Doctor of Philosophy (PhD)
Human Resource Education and Workforce Development
During the current tough economic times volunteers are playing an increasingly important role in making human services widely available and in building collaborative community partnerships. Volunteers are most likely to be productive, to be satisfied with their experience, and to sustain their volunteer service when the opportunities provided to them are aligned with their motives for volunteering, which may include building the kinds of knowledge, skills, and interpersonal awareness that are the cornerstones of leadership. Organizations that purposefully recognize, support, and develop their volunteers’ leadership potential generate positive outcomes not only for themselves and their volunteers, but also for the clients they serve, and for whole communities. Across the country more than 240 affiliates of the HandsOn Network (HON), the nation’s largest volunteer network, serve as clearinghouses for individuals seeking both long-term and short-term (episodic) volunteer opportunities, and for nonprofit agencies seeking volunteer services. In its commitment to civic engagement and innovative problem solving, HON is investigating opportunities and technologies for volunteer and community empowerment, and is actively engaged in the inquiry as to how best to serve volunteers who want to cultivate their leadership at every level. In partnership with HON, and using the Theory of Planned Behavior (Ajzen, 1991), an elicitation study was conducted as formative research to determine the most salient factors that predict volunteers’ intentions to develop their leadership via their attitudes toward leadership development, subjective norms regarding leadership development, and perceived behavioral control of leadership development. Themes derived from the elicitation study provided the content framework to create a survey tool, which was then administered in a pilot study to HON volunteers across the country. Content analysis of pilot study responses produced a solution in which items reflecting the respective theoretical constructs of the Theory of Planned Behavior separated with near-exact fit in a six-factor solution. This research resulted in the production of an instrument, the Volunteer Leadership Development Questionnaire (VLDQ), which can identify the factors influencing intentions of HON volunteers to express and develop their leadership. Recommendations are made for ongoing validation and refinement of the instrument.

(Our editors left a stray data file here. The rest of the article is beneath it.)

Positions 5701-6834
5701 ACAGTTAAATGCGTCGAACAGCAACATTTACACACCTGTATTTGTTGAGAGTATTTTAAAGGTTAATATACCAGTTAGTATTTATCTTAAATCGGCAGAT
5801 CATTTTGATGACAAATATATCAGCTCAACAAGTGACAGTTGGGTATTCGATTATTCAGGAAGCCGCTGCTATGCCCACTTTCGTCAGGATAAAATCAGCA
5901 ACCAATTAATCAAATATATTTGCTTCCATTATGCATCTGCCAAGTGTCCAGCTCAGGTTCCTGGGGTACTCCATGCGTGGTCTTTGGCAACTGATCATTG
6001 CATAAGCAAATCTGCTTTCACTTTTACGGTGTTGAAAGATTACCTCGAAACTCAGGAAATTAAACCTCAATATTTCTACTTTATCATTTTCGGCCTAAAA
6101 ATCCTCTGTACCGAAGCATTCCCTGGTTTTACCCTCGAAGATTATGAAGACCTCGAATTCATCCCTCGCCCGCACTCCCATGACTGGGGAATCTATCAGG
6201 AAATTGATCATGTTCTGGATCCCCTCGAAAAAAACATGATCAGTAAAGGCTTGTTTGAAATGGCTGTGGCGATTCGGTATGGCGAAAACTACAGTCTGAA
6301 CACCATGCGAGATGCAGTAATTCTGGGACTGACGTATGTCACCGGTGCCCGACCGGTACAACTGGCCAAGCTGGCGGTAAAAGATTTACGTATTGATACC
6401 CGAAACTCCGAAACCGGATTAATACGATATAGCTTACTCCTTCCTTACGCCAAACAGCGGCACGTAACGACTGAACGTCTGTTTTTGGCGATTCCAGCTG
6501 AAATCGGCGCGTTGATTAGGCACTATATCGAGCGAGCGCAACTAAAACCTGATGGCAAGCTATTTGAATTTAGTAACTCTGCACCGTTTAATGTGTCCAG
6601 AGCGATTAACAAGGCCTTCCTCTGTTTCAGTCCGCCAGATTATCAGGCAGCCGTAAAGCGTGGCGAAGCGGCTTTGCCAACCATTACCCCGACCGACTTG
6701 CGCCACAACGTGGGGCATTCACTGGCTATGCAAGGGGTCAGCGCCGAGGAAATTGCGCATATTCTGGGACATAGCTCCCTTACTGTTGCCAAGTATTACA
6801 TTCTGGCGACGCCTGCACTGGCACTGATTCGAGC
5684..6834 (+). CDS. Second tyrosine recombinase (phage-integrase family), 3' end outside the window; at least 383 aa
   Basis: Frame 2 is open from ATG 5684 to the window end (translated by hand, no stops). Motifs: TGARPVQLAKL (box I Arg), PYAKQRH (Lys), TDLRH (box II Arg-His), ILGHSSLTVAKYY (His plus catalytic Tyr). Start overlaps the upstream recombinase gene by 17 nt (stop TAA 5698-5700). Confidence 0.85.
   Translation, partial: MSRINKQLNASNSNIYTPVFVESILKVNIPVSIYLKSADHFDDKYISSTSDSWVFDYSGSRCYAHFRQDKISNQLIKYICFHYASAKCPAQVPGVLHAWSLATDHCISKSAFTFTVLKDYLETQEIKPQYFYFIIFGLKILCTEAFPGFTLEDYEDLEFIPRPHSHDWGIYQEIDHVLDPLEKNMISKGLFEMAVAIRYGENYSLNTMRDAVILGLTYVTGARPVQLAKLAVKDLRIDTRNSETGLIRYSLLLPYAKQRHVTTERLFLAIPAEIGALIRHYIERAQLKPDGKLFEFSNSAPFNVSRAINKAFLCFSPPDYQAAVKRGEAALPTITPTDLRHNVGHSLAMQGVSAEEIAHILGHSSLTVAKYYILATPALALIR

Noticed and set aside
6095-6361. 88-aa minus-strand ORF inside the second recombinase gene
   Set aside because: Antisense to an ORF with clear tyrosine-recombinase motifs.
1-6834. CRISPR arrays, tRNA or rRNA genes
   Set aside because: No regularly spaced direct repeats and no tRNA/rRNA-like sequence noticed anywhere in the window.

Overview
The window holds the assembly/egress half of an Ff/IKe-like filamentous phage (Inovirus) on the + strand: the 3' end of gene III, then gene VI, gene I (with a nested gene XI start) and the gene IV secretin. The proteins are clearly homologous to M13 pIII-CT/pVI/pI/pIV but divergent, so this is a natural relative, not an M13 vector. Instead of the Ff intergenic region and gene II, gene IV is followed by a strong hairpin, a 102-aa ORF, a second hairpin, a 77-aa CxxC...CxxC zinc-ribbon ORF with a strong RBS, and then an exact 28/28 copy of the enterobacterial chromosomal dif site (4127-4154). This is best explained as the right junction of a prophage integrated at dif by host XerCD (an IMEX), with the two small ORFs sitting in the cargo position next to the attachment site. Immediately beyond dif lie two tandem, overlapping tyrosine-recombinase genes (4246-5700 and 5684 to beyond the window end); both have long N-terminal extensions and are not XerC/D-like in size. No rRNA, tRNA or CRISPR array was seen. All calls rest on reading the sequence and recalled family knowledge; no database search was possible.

Document Availability at the Time of Submission
Release the entire work immediately for access worldwide.
Fuller, Janina Marie, "Assessing intention of volunteers to develop their leadership: creation of an instrument using the theory of planned behavior" (2012). LSU Doctoral Dissertations. 3971.